The semiconductor industry influences our lives in more ways than we could ever imagine, and receiving an opportunity to attend a conference where the future is being not only being discussed, but executed – is not an event to miss. Recently, we attended TSMC’s 2013 Technology Symposium, where the company gathered its ecosystem and discussed where the company headed.
Unlike other conferences which typically boast dedicated websites, notes from sessions, presentations and many more, Taiwan Semiconductor Manufacturing Company (TSMC) adopted the typical Taiwanese way of handling things: low-key, no photography, do-not-talk, etc. In a way, this is one of the cornerstones that threaten TSMC and their role of a manufacturing leader. Compared to Intel, GlobalFoundries or even its own clients, Nvidia, Qualcomm, AMD etc – TSMC is nowhere in terms of brand awareness, and we only get to hear about TSMC when the company is experiencing difficulties, which is unfortunate. We will leave you to conclude what that means for them as a company brand.
The close-chested approach is also a shame, since the company unveiled a sea of innovations and competitive advantages, which will shape the silicon coming out of their fabs for years to come.
Accelerating Investment in R&D, at an All-time High
There’s no doubt that the semiconductor manufacturing is an incredibly expensive business to be in, where the standard OpEx (Operational Expenditure) is measured in the billions of U.S. Dollars. For example, in terms of OpEx, TSMC went from $1.2 billion in 2005 to $3.63 billion in 2012. When we look at CapEx (Capital Expenditure), TSMC went from $2 billion in 2009 to an estimated $9 billion in 2013. Naturally, this covers the cost of building the new plants, which TSMC calls GigaFabs – capable of starting 100,000 wafers per month (wspm).
During the keynote session, Dr. Morris Chang, the company’s founder and Chairman, CEO gave his high-level overview of the company. Dr. Chang stated that his company is the world’s largest manufacturer of logic in the world, as large as “two leading IDMs combined.” We’re not sure whether he was referring to Intel and Samsung, or GlobalFoundries and Samsung, but there’s no denying that TSMC is significantly larger than many other players in the field… combined.
The money isn’t just disappearing into thin air. TSMC’s executives were quick to point out the example of GIGAFAB 15, which broke ground in 2010, and started revenue shipments and achieved ramp to 50,000 wspm in just two years, and has since then expanded to 100,000 wspm. The company isn’t stopping with the new facilities either, and the post-event conversations were quite interesting. Even though the industry is allegedly contracting in the number of different manufacturers (fabless), the fact of the matter is that the number of manufactured chips has reached record heights, while the expansion of Fabs such as GIGAFAB 15 drove the prices down.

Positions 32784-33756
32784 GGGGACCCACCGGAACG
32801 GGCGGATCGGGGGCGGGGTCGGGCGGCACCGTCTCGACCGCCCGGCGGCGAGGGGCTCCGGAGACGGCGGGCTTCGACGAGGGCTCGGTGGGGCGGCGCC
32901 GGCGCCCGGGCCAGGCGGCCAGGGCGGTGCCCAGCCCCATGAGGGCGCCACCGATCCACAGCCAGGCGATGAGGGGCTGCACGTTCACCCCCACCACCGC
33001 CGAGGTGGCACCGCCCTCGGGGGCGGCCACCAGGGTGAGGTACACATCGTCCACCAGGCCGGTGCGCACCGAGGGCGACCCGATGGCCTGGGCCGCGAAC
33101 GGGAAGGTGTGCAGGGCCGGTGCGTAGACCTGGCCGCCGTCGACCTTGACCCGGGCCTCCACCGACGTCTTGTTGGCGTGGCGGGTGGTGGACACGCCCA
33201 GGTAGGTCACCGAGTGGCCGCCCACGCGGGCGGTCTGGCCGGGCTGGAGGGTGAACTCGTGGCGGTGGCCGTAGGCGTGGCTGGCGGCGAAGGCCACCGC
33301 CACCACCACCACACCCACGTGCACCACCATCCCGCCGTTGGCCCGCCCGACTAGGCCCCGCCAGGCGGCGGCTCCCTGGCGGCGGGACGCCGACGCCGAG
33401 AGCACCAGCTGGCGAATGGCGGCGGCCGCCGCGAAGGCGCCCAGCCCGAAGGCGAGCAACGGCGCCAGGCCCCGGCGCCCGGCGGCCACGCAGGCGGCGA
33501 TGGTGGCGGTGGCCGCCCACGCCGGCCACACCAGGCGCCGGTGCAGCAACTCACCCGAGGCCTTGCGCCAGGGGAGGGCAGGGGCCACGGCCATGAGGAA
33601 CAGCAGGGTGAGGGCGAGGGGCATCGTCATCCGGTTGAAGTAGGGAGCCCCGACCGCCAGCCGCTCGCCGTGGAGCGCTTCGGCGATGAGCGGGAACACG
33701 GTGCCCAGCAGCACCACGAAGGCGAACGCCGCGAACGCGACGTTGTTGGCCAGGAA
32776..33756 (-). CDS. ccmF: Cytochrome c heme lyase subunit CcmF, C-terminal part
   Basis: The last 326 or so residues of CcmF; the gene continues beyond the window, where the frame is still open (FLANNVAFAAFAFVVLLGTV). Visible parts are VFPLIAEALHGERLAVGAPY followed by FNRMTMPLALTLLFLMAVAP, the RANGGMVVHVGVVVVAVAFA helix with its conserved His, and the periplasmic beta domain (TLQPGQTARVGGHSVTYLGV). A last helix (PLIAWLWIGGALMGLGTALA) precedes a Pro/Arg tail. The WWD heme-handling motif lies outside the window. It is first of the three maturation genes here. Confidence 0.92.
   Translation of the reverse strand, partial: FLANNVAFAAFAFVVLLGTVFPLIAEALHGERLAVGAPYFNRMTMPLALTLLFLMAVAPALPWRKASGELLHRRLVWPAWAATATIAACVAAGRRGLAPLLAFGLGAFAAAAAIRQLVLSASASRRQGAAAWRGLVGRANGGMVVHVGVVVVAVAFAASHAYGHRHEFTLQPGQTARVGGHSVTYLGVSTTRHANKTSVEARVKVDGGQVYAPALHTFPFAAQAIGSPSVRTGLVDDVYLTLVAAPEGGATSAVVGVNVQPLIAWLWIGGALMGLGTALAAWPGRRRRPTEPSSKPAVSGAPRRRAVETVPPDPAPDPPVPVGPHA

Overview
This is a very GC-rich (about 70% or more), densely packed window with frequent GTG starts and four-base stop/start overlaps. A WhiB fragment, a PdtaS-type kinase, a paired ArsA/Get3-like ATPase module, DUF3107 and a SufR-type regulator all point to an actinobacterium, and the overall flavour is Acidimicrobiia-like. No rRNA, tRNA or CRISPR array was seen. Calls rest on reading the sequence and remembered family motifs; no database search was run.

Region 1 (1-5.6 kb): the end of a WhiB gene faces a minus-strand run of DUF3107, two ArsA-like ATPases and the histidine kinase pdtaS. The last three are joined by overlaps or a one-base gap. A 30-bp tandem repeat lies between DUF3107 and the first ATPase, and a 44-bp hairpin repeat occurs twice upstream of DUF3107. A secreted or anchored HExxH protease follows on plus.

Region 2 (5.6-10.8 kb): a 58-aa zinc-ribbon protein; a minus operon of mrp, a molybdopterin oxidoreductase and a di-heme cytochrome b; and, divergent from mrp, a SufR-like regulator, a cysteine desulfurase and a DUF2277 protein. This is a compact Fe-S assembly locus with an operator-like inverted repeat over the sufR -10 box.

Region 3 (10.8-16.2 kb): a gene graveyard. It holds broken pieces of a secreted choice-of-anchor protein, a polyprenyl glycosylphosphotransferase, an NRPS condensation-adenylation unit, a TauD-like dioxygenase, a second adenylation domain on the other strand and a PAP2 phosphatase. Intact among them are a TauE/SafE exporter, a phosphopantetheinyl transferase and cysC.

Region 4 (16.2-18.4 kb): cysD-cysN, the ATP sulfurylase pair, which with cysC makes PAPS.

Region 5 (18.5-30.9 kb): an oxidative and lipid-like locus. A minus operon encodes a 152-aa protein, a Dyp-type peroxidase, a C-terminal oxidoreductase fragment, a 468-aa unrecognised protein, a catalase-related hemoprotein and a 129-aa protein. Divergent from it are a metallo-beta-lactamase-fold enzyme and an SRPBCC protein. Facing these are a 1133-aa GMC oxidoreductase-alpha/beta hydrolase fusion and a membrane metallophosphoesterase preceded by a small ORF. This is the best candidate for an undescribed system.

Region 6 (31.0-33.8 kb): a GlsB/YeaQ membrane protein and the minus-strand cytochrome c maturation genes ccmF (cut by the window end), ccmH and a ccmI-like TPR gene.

A Good example was TSMC’s own Customer Index versus SOX (Philadelphia Semi Index), which pitched TSMC way higher than industry average – 123.6% vs. low 100% for SOX.
First and foremost, TSMC plans to introduce volume products based on 20nm Planar design (CLN20SOC) over the course of 2013, switching to FinFET with the 2014 arrival of CLN16FF. As TSMC decided to skip on 14nm, the company is going 16nm to 10nm. 2015 will see no new process nodes, while 2016 is scheduled to see the first 10 nanometer process nodes – CLN10FF.
All of these processes are high-performance, while the company is keeping its Low Power roadmap mostly hush hush. Truth to be told, we would not be surprised if, very soon, the Low Power and High Performance nodes simply merge, as High Performance nodes are becoming more and more power aware, and just are able to scale higher. At least, that was the general feeling between TSMC executives that we managed to listen to. When it comes to the 2013 node, N20SOC or CLN20SOC features 2nd generation Gate-Last High-K Metal Gate (HKMG), bringing a 20% improvement in potential clock boost, or a 30% reduction in power. At the same time, the gate density increased by 1.9x. We expect products from AMD, Nvidia and Qualcomm all to utilize N20SOC process to its full extent (given the cost, the question will be who else jumped the gun to become the first adopter to 20nm).